- Obama ‘cavalier’ in hiding foreign aid order, judge rules
- Prince Charles: Muslims are driving Christians from Mideast through persecution
- Gitmo’s first commander: Close the prison down
- Google’s newest photography find: Just wink and shoot
- Detroit’s Heidelberg art project hit by 8 fires in 8 months
- Pa. police pull people over for random DNA tests for feds
- NASA pushing hard to get back into space game
- Harvard student to face federal charges for bomb hoax
- Ronnie Biggs of ‘Great Train Robbery’ fame dies, 84
- Pope Francis wins another ‘Person of the Year’ — from gay rights magazine
New gov’t rules allow unapproved iPhone apps
WASHINGTON (AP) - Owners of the iPhone will be able to legally unlock their devices so they can run software applications that haven’t been approved by Apple Inc., according to new government rules announced Monday.
The decision to allow the practice commonly known as “jailbreaking” is one of a handful of new exemptions from a 1998 federal law that prohibits people from bypassing technical measures that companies put on their products to prevent unauthorized use of copyright-protected material. The Library of Congress, which oversees the Copyright Office, reviews and authorizes exemptions every three years to ensure that the law does not prevent certain non-infringing uses of copyright-protected works.
For iPhone jailbreakers, the new rules effectively legitimize a practice that has been operating in a legal gray area by exempting it from liability. Apple claims that jailbreaking is an unauthorized modification of its software.
Mario Ciabarra, founder of Rock Your Phone, which calls itself an “independent iPhone application store,” said the rules mark the first step toward opening the iPhone app market to competition and removing the “handcuffs” that Apple imposes on developers that want to reach users of the wildly popular device.
Unless users unlock their handsets, they can only download apps from Apple’s iTunes store. Software developers must get such apps pre-approved by Apple, which sometimes demands changes or rejects programs for what developers say are vague reasons.
Ciabarra noted that Google Inc. has taken a different approach with its Android operating system, which is emerging as the biggest competitor to the iPhone. Google allows users of Android phones to download applications from outside the Android Market.
Although Apple has never prosecuted anyone for jailbreaking, it does use software upgrades to disable jailbroken phones, and the new government rules won’t put a stop to that. That means owners of such phones might not be able to take advantage of software improvements, and they still run the risk of voiding their warranty.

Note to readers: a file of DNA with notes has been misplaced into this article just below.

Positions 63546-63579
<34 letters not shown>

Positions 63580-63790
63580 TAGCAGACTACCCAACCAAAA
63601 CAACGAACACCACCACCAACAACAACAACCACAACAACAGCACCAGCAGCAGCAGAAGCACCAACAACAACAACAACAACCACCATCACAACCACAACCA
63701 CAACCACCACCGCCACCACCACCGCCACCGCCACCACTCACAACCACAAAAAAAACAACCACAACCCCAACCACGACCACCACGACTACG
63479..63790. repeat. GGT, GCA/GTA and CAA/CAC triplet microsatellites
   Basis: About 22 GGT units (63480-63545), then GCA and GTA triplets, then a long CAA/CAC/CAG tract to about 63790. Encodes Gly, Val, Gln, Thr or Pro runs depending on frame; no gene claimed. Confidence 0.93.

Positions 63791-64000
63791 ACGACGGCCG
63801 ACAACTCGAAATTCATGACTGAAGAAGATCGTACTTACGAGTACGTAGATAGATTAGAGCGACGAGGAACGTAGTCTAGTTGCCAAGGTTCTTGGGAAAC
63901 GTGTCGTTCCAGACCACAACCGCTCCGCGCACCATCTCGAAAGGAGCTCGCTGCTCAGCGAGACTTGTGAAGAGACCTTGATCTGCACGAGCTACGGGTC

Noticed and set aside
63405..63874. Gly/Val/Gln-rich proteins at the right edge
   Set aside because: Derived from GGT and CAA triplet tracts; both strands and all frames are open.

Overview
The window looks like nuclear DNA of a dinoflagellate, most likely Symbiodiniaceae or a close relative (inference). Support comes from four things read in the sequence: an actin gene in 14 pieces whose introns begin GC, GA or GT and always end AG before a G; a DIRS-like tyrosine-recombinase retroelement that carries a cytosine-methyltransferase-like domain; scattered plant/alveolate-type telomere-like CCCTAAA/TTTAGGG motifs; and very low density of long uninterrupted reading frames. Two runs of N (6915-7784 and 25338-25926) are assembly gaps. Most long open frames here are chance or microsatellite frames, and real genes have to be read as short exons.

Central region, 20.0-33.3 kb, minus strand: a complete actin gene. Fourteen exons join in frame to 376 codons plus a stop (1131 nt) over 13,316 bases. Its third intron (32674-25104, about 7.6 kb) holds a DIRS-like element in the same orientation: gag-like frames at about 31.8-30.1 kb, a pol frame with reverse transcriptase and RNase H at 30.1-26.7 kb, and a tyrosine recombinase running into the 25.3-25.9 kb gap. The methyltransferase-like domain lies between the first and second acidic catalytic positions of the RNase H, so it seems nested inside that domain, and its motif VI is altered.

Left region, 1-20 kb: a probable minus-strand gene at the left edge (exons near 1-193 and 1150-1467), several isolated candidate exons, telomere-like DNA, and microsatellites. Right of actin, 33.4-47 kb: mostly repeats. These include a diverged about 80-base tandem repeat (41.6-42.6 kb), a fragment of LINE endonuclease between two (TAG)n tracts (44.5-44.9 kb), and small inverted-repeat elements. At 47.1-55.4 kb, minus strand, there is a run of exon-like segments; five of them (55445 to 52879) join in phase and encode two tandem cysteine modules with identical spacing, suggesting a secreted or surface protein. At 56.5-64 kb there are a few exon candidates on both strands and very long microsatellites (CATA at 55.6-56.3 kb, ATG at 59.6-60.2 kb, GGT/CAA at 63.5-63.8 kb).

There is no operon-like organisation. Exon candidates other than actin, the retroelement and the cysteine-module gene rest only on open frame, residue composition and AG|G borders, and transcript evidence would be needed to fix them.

Apple spokesman Natalie Kerris said Monday that the company is concerned about jailbreaking because the practice can make an iPhone unstable and unreliable.
“Apple’s goal has always been to ensure that our customers have a great experience with their iPhone, and we know that jailbreaking can severely degrade the experience,” she said.
In addition to jailbreaking, other exemptions announced Monday would:
_ allow owners of used cell phones to break access controls on their phones in order to switch wireless carriers.
_ allow people to break technical protections on video games to investigate or correct security flaws.
_ allow college professors, film students, documentary filmmakers and producers of noncommercial videos to break copy-protection measures on DVDs so they can embed clips for educational purposes, criticism or commentary.
_ allow computer owners to bypass the need for external security devices called dongles if the dongle no longer works and cannot be replaced.
_ allow blind people to break locks on electronic books so that they can use them with read-aloud software and similar aides.
By John R. Bolton
The president fiddles at his domestic altar while the world burns
- U.S. Army mulls wiping out memory of Robert E. Lee, 'Stonewall' Jackson
- We told you so: Conservatives foresaw polygamy ruling
- BOLTON: Nero in the White House
- EDITORIAL: Al Gore, soothsayer
- Top Democrats reject court ruling over NSA spying on Americans
- HURT: D.C. gets the vapors, calls sequester too much
- Obama mocks Putin, picks gay athletes for Sochi delegation
- IRS pays tax cheats hundreds of millions of dollars
- Army to cut up to 4,000 captains and majors
- Rush weighs in: Maybe Republicans dont dislike Obamacare
Independent voices from the The Washington Times Communities
A libertarian look at breaking news and political trends by author Tom Mullen.
Find the latest news and happening that effect those in the Washington D.C., Northern Virginia and Maryland Metro region.
Southern Fried Politics from the Lens of a Persian-American Millennial
Wall Street news for retail investors who want to know what's going on.
Top 10 handguns in the U.S.
Extraordinary day at Redskins Park
White House pets gone wild!
Let it snow